Spirituality and Mental Health: Starting Over (And Over)

The late leaves hanging on the plum tree, by cogdogblog, from Wikimedia Commons

I am about to do a new thing; now it springs forth, do you not perceive it? I will make a way in the wilderness and rivers in the desert.
(Isaiah 43:19)

One thing most spiritual traditions share is an openness to the possibility of starting over. We experience time as a succession of moments, and each one is new. This means we have the freedom to create and explore new possibilities in our lives. We can create new habits or extinguish old ones. We can change our lives. While nature, nurture, and the systems around us shape our behavior, we experience the freedom to create new behaviors and relationships.

This is one reason the New Year is a popular time to make resolutions. The first day of the year, or the school year, tends to be a hopeful time of change, and we can, in the language of yoga practice, “set an intention” to do something. When we set an intention, we are acknowledging the moment’s newness and possibility. It may be an action, or it may simply be a frame of mind. We are experiencing this. It is happening now.

Forgiveness is one such possibility. That’s an expression of interpersonal freedom. We can remake or transform our relationships. We can let old grudges go and start over.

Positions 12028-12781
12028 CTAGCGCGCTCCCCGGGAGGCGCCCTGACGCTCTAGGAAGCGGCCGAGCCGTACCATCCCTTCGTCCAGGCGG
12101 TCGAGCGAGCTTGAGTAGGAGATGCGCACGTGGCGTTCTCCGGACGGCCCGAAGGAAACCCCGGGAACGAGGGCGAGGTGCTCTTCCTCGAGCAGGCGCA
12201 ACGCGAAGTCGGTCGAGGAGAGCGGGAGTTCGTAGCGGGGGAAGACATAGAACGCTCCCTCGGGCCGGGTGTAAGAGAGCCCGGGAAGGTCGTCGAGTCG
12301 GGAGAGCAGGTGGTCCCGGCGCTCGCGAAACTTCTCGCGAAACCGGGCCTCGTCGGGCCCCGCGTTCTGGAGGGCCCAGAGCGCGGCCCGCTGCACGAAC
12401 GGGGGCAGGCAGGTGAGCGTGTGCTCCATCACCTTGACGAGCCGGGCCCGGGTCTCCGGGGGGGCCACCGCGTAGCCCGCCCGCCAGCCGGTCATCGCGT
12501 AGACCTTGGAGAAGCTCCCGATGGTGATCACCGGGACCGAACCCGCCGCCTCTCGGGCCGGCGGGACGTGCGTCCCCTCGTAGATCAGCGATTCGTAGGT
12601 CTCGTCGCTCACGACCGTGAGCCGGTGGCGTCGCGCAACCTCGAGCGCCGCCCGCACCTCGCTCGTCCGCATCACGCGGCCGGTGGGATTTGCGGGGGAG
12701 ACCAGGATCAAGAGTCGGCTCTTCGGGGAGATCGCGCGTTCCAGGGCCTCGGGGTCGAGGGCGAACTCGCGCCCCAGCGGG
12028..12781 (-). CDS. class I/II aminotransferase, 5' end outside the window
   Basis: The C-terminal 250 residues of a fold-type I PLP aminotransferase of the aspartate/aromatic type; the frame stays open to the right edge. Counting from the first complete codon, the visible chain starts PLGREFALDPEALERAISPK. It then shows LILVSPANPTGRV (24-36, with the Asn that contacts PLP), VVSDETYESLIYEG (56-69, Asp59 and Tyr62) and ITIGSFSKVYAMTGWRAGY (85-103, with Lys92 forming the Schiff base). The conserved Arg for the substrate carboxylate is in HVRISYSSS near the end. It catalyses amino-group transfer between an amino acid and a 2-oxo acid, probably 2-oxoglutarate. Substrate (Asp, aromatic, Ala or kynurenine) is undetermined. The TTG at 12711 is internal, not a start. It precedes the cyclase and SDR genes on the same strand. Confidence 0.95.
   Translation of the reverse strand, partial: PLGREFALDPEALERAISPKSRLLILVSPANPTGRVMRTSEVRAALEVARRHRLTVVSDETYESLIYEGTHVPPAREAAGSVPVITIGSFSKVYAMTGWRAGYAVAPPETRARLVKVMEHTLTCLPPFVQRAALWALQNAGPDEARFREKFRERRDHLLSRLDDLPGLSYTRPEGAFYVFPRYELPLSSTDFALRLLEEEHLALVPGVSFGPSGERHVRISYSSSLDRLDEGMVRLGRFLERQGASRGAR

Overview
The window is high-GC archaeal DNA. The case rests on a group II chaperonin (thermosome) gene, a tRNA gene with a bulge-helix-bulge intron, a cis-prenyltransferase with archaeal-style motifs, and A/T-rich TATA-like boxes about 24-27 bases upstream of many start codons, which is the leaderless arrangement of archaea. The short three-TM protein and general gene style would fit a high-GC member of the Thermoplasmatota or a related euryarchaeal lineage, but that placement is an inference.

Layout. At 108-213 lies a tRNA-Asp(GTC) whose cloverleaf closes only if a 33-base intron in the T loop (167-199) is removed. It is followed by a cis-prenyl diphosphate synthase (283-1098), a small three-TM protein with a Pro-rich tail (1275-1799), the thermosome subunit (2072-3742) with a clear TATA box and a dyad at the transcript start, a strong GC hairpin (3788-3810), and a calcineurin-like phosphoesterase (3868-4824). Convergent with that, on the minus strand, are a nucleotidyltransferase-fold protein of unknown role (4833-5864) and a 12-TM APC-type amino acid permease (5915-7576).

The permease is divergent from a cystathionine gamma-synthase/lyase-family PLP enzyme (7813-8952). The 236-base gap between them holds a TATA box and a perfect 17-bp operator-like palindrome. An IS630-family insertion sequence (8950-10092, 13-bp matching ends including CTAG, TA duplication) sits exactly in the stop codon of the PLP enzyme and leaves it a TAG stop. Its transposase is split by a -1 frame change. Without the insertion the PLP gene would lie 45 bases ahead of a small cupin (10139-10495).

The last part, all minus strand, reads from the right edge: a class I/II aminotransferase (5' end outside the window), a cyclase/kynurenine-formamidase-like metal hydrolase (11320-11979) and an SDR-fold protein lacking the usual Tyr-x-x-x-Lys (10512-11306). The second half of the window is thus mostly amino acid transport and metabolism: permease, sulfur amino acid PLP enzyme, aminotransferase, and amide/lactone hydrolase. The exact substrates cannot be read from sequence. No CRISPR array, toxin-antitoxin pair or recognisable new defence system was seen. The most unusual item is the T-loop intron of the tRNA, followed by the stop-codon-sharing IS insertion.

In common discussion, we often speak about forgiveness and accountability, or forgiveness and ending a bad relationship, as if they were opposites. But they are not opposites. Both are expressions of the freedom we have to remake or transform how we relate to other people. I can let grudges go. I can also let abusive or toxic relationships go.

We can also extend this same grace to ourselves and our past behavior. Although we may make resolutions to change habits in the New Year, when we fail or don’t meet our goals, we get discouraged. But if I approach each moment as new, I am always free to start over.

My father likes to say, “If you start over often enough, you eventually begin to look consistent.” One way to change our behaviors and relationships is to see every moment as new, and the possibility of starting over as always before us.

Prayer:
Author of all things new, help me to see the newness of this day.

—Rev. Dr. David Barnhart, Jr. 

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